Outlining A Novel And Getting… Somewhere • Writing Thoughts

I’m a pantser. Always have been, and probably always will be. Recently, I’ve taken a more ‘pantser/outliner’ approach, particularly in the last month. What I’ve discovered is that it definitely helps me visualise the big picture a lot better, and I give it the good ol’ college try, but ultimately I go back to old habits.

I’m not saying winging it is a bad thing, it can be a fantastic way for your characters to meander and for you as the author to explore their personalities, but when it comes to putting together a 70k+ novel, you can’t just be a pantser (though I believe Stephen King would disagree with me here).

pantsing author

I’m nearly finished my first draft. I have about 20k left to write (approximately) and with my word goal of 1k per day, I believe I’ll have a wonderfully messy, infuriatingly scattered manuscript ready for editing by the end of the month. However, I’m several weeks away from my deadline and I still don’t have an ending.

Something about picking a path for my characters to walk that leads to the end of the book is terrifying to me. What if I get it wrong? What if I have a solid book up until the last few chapters and I screw it up at the final hour? That’s the kind of thinking that stops any half decent writer from getting anywhere; fear. Useless, taunting fear that offers absolutely no benefits to an aspiring writer. All it does is make you stumble and stall and, for some unlucky souls, it can make you quit.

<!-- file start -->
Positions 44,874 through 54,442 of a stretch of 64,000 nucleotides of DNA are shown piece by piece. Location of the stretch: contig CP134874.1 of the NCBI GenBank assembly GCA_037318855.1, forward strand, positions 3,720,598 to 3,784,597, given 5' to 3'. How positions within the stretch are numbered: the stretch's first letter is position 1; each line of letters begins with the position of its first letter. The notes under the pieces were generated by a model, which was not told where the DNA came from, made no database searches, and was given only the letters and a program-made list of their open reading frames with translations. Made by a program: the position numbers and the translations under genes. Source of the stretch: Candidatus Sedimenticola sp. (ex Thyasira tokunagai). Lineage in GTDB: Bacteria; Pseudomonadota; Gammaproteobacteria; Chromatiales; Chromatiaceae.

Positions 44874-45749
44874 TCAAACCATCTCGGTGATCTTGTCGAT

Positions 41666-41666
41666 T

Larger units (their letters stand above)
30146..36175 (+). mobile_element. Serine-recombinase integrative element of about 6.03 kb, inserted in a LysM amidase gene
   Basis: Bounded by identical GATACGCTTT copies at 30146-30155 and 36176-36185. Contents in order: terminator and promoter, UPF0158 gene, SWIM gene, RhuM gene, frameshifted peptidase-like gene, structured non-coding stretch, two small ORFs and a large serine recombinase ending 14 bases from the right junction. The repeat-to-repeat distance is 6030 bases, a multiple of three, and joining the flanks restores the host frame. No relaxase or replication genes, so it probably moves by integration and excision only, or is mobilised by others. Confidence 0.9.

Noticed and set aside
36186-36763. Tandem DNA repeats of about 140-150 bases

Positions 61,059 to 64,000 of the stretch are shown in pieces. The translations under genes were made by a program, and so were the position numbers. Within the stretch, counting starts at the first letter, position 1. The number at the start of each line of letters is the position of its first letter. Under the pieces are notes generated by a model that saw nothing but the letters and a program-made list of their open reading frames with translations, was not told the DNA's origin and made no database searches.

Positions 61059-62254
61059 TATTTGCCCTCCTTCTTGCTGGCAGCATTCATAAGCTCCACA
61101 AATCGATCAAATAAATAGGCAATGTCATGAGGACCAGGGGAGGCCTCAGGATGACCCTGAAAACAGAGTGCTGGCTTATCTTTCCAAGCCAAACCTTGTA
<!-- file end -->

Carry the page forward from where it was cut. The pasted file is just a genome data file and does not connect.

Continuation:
pantsing author

While I’ve been half-pantsing and half-outlining my novel from almost the very start, but I have a hope that it isn’t too late to get my thoughts together in the form of a clear, concise outline. I have my beginning, my middle and now I just need a solid ending, so that’s my plan for tomorrow. I’m going to sit down with a pen and paper and plot out what’s going to happen to my characters; who’s going to live, who will die and what shocking event is going to happen to bleed into the sequel.

Are you a pantser or an outliner? Which do you prefer and why? Comment below!

Failure And New Year Goals • #50BOOKSCHALLENGE

I started this year with a promise to myself; that I would read 50 books by the end of 2016 to rekindle my love of reading. I used to read so much as a kid and a teenager but school and college and work got in the way and my books grew dusty on the shelves.

The point of the challenge was to make sure I read regularly. Unfortunately, I didn’t reach my goal of 50 books. Instead, I read 36, with approximately 10 still to be finished. Although I’m usually very hard on myself, and failing a challenge like this could have really held me back and made me feel terrible, I’m actually quite pleased.

Thirty six books is still thirty five books more than I read last year. I read some really fantastic stories and some not so fantastic ones too, but ultimately, I read. Even if I had only read ten books, or twenty books, I still opened books this year and saw them through. That’s what’s important to me.

50bookschallenge

Although sometimes the challenge was stressful (for instance during very busy months), it re-introduced me to the joy of sitting down with a good book and a cup of tea and getting lost in a fantasy world.